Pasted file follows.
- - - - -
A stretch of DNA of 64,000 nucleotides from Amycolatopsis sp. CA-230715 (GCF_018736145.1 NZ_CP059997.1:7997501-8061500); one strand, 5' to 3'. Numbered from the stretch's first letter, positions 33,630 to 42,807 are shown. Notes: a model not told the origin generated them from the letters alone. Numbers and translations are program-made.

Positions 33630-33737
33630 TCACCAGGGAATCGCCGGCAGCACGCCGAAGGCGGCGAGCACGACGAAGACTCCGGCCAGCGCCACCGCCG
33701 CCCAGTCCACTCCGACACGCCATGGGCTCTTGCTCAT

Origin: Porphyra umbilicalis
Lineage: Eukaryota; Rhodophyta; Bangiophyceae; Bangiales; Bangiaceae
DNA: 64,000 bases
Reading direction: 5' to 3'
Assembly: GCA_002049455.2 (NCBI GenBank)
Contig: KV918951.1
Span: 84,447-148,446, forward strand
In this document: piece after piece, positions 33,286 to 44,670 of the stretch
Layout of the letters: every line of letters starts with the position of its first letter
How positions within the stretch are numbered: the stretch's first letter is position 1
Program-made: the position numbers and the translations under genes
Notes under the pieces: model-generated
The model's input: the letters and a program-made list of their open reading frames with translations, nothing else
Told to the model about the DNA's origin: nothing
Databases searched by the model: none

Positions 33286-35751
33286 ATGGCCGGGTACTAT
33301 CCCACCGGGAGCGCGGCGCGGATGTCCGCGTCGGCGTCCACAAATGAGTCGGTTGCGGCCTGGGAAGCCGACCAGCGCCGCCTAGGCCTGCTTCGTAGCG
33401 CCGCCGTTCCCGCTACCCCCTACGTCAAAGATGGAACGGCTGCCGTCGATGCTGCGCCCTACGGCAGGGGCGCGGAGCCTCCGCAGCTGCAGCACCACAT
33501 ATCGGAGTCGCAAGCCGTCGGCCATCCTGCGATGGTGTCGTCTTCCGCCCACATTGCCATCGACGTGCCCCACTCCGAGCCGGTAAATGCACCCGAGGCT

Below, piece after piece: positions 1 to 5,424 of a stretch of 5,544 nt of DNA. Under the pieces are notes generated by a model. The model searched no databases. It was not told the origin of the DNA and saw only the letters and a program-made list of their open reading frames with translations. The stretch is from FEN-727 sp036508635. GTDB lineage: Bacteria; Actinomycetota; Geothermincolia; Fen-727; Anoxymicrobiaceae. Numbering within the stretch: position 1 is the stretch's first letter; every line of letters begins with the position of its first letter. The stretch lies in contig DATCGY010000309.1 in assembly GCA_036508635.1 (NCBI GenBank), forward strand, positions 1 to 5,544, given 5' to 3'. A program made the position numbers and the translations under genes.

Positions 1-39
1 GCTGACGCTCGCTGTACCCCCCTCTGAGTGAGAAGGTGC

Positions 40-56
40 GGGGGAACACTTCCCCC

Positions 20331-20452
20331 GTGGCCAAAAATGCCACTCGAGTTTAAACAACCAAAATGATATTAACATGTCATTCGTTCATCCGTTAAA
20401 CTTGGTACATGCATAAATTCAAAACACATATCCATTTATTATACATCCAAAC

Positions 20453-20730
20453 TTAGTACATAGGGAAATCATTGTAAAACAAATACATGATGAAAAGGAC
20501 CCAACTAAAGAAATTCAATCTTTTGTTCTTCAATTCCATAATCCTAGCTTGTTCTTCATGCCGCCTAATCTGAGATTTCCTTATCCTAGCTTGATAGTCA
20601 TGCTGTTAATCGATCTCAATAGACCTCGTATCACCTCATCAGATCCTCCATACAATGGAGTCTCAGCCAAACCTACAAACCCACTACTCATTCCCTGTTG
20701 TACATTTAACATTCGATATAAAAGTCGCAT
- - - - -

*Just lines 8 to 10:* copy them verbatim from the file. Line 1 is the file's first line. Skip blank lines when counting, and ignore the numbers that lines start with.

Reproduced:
Reading direction: 5' to 3'
Assembly: GCA_002049455.2 (NCBI GenBank)
Contig: KV918951.1